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SOCAL STYLE / Restaurants

Special Event Dining

May 16, 1999|S. IRENE VIRBILA

Twenty-one years ago, a young French couple with a dream and imagination turned a nondescript building on La Cienega Boulevard into a romantic 18th century l'orangerie. Today, cars rush by to mundane destinations, but here in this sheltered courtyard terrace, the intoxicating scent of orange trees in bloom perfumes the air. Inside, candles softly illuminate tables swathed in crisp linen, tuxedoed waiters proffer Champagne and effusive arrangements of lilies, roses and gladioli nearly reach the ceiling. You could imagine Charles Boyer dining with Ingrid Bergman in this setting.

I remember a night when an older woman in a long evening gown leaned against the piano, languorously singing one last bittersweet song. And I've watched, bemused, as vintage Rolls-Royces and Bentleys pulled up to deliver perfectly coiffed women cosseted in satin and furs. These days, though, you're just as likely to see youthful industry types celebrating a deal, or romantic couples lingering over dinner. L'Orangerie remains one of the city's premier special occasion splurges, one of the few places in town where it's a shame not to dress up.

L'Orangerie revels in its Frenchness. The only concession to the more relaxed California style is that ties are no longer required, but jackets are. Recent chefs have come straight from France, bringing the latest trends with them. When Paris chef Gilles Epie left in 1996 after only a year, owners Gerard and Virginie Ferry promoted a very young Ludovic Lefebvre. Just 28, Lefebvre had spent almost 10 years working with some of France's best chefs: He apprenticed with Marc Meneau at L'Esperance in Burgundy, and worked with Pierre Gagnaire in St. Etienne and Alain Passard at L'Arpege in Paris.

For the Record
Los Angeles Times Sunday June 27, 1999 Home Edition Los Angeles Times Magazine Page 4 Times Magazine Desk 1 inches; 24 words Type of Material: Correction; Web Only
In a May 16 review of L'Orangerie, it was incorrectly stated that the restaurant is open Tuesday through Saturday for dinner. The restaurant is also open for dinner Sunday.
For the Record
Los Angeles Times Sunday June 27, 1999 Home Edition Los Angeles Times Magazine Page 4 Times Magazine Desk 1 inches; 24 words Type of Material: Correction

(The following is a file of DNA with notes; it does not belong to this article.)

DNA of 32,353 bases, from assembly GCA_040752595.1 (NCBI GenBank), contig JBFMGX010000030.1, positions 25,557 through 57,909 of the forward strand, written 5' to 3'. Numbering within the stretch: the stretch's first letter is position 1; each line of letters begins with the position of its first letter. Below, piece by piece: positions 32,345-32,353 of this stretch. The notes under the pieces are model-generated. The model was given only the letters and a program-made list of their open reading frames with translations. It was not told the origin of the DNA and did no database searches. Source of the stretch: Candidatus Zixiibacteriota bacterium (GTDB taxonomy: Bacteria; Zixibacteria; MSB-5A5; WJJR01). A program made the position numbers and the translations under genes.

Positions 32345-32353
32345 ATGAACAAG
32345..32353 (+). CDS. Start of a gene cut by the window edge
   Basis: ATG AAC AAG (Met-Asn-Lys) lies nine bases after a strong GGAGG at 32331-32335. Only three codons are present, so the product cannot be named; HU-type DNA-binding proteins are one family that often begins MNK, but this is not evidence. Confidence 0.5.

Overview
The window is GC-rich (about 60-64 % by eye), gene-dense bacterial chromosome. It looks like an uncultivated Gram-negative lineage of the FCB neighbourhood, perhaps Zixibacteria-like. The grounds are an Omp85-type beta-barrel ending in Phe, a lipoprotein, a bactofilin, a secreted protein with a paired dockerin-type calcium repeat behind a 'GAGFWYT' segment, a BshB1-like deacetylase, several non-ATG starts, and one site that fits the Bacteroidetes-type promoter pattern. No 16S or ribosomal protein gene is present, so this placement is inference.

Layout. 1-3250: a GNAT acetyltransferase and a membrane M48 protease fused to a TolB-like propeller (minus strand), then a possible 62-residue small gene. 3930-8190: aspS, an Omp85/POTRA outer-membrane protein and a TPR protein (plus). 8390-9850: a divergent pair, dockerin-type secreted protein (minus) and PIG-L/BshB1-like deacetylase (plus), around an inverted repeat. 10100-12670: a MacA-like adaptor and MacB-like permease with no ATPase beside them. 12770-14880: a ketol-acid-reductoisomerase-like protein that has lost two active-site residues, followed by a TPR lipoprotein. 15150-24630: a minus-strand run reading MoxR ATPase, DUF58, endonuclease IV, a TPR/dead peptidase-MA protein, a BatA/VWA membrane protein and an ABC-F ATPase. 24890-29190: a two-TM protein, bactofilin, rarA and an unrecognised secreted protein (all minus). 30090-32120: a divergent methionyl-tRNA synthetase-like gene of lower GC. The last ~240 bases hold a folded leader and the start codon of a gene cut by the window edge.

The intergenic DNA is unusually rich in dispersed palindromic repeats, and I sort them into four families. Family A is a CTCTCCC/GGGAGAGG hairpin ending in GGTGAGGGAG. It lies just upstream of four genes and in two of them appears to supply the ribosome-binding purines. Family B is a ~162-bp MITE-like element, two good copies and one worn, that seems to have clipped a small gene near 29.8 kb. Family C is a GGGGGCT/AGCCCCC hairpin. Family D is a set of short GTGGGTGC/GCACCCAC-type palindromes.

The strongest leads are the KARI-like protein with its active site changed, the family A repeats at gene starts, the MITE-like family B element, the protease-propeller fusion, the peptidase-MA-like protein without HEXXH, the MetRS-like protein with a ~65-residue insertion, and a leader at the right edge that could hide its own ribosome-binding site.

In a May 16 review of L'Orangerie, it was incorrectly stated that the restaurant is open Tuesday through Saturday for dinner. The restaurant is also open for dinner Sunday.

On a quiet weeknight, dining at L'Orangerie can be a lovely experience. The chef usually sends out an amuse-bouche, a little something to tease the palate. It could be anything from a dainty cup of velvety soup to a festive soft-boiled egg in its shell seasoned with a dash of cherry vinegar that plays tart against sweet. L'Orangerie's signature starter is softly scrambled eggs put back into the shell and topped with caviar. Even more sumptuous is a "cream" of eggs, an ethereal froth suffused with the taste of Perigord truffles and Parmesan shavings. I also like an earthier dish: warm foie gras set on a bed of stony green French lentils laced with smoky bacon.

Lefebvre's whole roasted rock lobster with small mussels and short lengths of pasta cooked in the Catalan style with a swirl of cinnamon butter is an astonishing match for a Chardonnay. Another fine starter is the lobster tart, a magnificent drum of golden pastry that has the yeasty taste of croissant dough. The waiter cuts a circle in the middle, lifts the lid and presents a minimalist lobster pie with morsels of barely poached lobster and pearl onions. I also like the silky terrine of foie gras layered with cured ham and dried figs and served with toast points. I'm less fond of the seared Hudson Valley foie gras with Szechwan peppercorn and dried apricot puree because it's so sweet, or the fussy "cream" of Alaskan king crab.

Among the main courses, beautifully cooked John Dory set on a bed of meltingly tender sweet onion "marmalade" in a sea urchin jus is particularly inspired. Beef tenderloin roasted with an array of peppers is a superb piece of meat, paired with a subtle reduction and souffle potatoes so light they threaten to sail away on a puff of air. Less successful is a breast of woodland duck coated with crushed almond powder so excruciatingly sweet that it tastes like stale Cracker Jacks and ruins a perfectly good magret, and the roasted monkfish with hazelnuts and gluey potato beignets seasoned with paprika and cumin.

Desserts, which had been a weak point, are now something to celebrate. The souffles, ranging from dark chocolate to an amazing black truffle version, are fluffy bites of cloud. A tart of razor-thin apple slices spiraled over a fragile pastry makes a perfect light ending to the meal. An extravagant chocolate mousse cake with almond cream and coffee ice cream is so unabashedly rich that it elicits groans of appreciation from one of my guests. I love the look of the roasted passion fruit in a halo of spun sugar: It resembles a stork's nest filled with the "eggs" of halved, warmed passion fruit.

The wine list is among the most expensive in town (though by French standards, it may not be excessively so). I'm always hard-pressed to find anything interesting to drink for less than $50, and if you want wines at the same level of the cuisine, you'll have to come with deep pockets. California selections are more affordable--just. There is a solution: Pay the $25 corkage fee, bring your own grand cru Burgundy or first growth Bordeaux, and voila--life is beautiful.

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